LAMBASTING Katy Gallagher is akin to kicking a koala. Reflecting on the political career of the ex-Chief Minister brings mixed reactions from the people of the ACT.The challenge in making an unbiased assessment is that the media image of the friendly, warm, engaging Katy is the same as the person you meet on the street, in her office or in the shops.
However, this is not enough in political life. Political leadership requires a balance between leadership and decisive action. Listening is important. Alternatively, hard decisions carry higher political risk but they deliver results.
Katy Gallagher explained her move towards the sinecure in the Senate being vacated by Kate Lundy. “After much consideration I have decided that I can use the skills I have gained in my time as Chief Minister to step into the federal arena to stand up for Canberra, defend our city and be a strong local voice for our nation’s capital. This job has never been more important than now.”
Announcing the move she ran through her proudest achievements. Amongst them she cited: health, open government, “Digital Canberra” and her work on obesity. Compared to the corruption of NSW, the failure of a one-term government in Victoria and the slash and burn that has devastated the health and social service sectors in Queensland creating more inequity, she is doing pretty well. That is, if Canberra can afford it. The Territory still retains its AAA+ credit rating, which is surely the envy of the Liberal governments in WA and the NT.
So how do we sit after 13 years of Labor government? The critics argue there is a record debt, the health system is not without its problems and the prison is overcrowded with the warders unhappy. Some Mr Fluffy homeowners seem pretty unhappy despite her commitments to assist them. The bus system seems as inefficient as ever and the light rail is causing major conflict in the community.
Time to hand over to the pretender to the throne. Andrew Barr may well be capable of turning this around. However, in doing so he is at high risk of losing the next election. For Opposition Leader Jeremy Hanson there will be no accusations of attacking a koala. Barr will be fair political game and can expect a much more aggressive, vociferous opposition. And he will have to deal with the Katy legacy and its critics.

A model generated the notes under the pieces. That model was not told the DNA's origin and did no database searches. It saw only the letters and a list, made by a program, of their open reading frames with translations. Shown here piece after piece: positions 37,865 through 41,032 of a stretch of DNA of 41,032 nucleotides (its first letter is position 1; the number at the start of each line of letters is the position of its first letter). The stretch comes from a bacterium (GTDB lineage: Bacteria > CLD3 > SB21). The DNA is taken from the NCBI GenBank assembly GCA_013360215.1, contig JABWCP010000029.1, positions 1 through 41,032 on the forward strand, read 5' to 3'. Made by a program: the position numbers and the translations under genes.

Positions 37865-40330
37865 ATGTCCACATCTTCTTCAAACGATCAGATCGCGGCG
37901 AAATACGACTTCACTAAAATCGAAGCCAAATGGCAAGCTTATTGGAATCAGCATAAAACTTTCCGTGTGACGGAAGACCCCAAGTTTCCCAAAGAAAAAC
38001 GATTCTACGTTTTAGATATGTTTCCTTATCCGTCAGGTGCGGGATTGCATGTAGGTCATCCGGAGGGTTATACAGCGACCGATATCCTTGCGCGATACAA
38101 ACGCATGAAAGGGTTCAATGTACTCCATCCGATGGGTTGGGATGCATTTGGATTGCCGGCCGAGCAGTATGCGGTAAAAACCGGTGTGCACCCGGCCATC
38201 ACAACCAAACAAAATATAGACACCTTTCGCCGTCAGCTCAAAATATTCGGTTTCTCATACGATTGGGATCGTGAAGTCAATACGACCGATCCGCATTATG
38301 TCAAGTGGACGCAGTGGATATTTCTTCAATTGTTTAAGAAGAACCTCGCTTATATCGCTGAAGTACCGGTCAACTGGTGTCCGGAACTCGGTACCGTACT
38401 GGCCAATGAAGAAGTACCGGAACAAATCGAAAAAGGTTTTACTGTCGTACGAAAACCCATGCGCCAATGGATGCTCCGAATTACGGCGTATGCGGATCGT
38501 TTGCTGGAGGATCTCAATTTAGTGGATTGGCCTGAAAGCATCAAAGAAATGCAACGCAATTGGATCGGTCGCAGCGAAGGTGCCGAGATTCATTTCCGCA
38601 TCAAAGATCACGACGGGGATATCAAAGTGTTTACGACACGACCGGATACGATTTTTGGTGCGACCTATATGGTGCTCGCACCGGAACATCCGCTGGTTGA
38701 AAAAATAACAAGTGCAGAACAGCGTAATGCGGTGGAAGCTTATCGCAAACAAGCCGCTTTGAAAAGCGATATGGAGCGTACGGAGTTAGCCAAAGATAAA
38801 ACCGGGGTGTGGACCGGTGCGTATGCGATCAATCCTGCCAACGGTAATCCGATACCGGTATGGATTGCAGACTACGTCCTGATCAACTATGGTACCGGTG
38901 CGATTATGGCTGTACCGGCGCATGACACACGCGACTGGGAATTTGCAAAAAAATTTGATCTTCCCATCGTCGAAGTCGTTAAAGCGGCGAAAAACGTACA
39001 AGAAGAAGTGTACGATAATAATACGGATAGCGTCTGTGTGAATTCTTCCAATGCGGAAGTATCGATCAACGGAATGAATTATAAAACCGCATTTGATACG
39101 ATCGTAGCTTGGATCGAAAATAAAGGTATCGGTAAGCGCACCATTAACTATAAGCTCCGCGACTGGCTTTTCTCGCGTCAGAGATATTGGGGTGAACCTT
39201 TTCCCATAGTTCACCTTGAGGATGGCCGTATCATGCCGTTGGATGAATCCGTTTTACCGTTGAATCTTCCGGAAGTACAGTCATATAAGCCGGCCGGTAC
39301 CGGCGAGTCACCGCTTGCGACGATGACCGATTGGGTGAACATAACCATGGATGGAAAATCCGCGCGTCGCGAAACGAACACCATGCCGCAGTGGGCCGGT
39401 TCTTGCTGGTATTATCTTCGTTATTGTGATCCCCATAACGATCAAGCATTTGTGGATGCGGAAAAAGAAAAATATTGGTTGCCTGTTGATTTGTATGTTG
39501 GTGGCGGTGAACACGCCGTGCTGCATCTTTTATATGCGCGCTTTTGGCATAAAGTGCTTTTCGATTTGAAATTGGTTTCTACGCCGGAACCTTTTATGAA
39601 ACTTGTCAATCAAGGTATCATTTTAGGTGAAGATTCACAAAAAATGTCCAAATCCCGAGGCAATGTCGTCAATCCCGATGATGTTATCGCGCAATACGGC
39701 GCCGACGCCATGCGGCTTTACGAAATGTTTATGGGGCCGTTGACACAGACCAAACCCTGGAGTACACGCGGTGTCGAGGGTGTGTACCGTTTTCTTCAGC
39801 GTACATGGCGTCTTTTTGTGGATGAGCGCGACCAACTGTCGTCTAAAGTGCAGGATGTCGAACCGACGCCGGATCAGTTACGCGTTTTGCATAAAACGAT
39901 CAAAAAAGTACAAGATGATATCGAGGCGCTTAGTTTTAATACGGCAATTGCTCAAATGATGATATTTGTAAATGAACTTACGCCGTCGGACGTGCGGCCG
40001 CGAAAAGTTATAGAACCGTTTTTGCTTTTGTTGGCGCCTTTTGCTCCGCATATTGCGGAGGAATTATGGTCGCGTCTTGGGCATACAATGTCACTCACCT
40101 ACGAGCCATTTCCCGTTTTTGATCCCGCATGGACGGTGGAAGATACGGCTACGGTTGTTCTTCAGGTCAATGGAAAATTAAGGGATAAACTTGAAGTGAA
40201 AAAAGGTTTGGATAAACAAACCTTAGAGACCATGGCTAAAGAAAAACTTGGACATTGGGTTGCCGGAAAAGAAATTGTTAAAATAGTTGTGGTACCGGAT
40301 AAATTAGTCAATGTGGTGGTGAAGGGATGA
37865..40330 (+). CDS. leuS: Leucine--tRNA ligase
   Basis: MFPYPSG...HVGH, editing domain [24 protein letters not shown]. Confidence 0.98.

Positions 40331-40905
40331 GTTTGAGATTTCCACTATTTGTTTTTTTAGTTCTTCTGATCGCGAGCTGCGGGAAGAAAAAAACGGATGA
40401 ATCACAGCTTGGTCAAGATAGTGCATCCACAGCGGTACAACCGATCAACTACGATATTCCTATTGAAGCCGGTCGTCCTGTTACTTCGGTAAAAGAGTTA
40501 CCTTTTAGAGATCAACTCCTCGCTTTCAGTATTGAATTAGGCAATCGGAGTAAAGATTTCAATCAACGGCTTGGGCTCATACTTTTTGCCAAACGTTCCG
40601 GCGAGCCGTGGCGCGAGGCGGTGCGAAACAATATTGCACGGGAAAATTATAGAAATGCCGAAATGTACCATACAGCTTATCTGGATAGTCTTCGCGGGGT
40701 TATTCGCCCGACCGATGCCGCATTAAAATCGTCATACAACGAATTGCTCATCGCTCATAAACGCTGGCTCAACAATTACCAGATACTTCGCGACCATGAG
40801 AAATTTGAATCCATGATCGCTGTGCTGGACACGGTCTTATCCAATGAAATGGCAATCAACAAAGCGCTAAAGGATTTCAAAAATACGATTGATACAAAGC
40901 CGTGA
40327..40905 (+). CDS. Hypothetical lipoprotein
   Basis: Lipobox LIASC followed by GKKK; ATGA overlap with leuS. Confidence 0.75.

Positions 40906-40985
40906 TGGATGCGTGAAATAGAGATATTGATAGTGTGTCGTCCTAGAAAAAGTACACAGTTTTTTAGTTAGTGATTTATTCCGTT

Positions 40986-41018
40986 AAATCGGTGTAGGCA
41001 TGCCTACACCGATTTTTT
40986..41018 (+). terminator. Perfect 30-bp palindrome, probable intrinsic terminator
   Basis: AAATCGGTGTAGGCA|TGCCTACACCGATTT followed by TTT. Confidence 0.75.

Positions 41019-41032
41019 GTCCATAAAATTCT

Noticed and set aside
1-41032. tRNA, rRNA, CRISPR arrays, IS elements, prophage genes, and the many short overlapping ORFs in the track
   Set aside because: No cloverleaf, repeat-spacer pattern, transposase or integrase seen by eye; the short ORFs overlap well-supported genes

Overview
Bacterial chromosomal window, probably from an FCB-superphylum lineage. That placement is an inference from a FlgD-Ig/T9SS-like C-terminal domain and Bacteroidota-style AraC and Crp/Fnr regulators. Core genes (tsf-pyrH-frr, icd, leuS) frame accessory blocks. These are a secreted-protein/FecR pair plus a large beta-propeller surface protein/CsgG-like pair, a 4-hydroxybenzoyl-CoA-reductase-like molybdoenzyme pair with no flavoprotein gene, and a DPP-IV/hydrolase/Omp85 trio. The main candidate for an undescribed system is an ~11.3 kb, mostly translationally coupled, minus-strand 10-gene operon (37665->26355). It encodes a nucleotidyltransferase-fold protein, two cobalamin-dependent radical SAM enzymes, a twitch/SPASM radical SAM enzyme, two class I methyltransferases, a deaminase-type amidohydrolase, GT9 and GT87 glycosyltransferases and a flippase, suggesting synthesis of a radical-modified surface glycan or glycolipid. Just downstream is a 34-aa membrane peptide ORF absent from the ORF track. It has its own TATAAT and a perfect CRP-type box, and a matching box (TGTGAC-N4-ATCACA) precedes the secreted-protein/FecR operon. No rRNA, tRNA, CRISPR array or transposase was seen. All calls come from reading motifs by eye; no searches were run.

It is correct to say the new prison is already overcrowded. But this was always going to be the case and there are plans to extend. Build a gaol and the judiciary will fill it. Across the developed world a higher percentage of the people are incarcerated even though statistics illustrate a decline in criminality.
The Mr Fluffy debacle has been an emotional roller coaster ride for Katy Gallagher. She has been caught in the middle in attempting to balance financial reality with community need. The Federal government under Eric Abetz has short-changed Canberra in refusing to wear its part of the responsibility for the original debacle.
Katy has protected jobs. It should be considered the most important achievement. When the Federal government attacked ACT funding, slashed the out years of the budget and hacked into the partnership agreements on health, it also chopped more than 10,000 jobs from Canberra. There was no Geelong parachute. The Gallagher government rebuilt its budget extending the time it would need to come back into surplus. The decision was about jobs, health and the community. With the AAA+ rating held by the ACT she could afford it. She stood up to the criticism.
Public transport is an issue for every government. However, if light rail is to be the backbone to the public transport system, why not ensure all Canberrans understand their turn will come. Get the message out: “Stage One” Gungahlin to Civic. “Stage Two” to Tuggeranong. “Stage Three” Belconnen! And so on. Better still – forget 19th century technology and build pride in the innovative city with a 21st century magnetic levitation system. Be visionary. Then ensure the bus network reaches out from the backbone.
A steady hand on the tiller is the mark of Katy Gallagher in the ACT Assembly. She has stood up for Canberra as an MLA, now she will need to use her influence in the party and the Senate to protect and build a better Canberra.
Michael Moore was an independent member of the ACT Legislative Assembly (1989 to 2001) and was minister for health.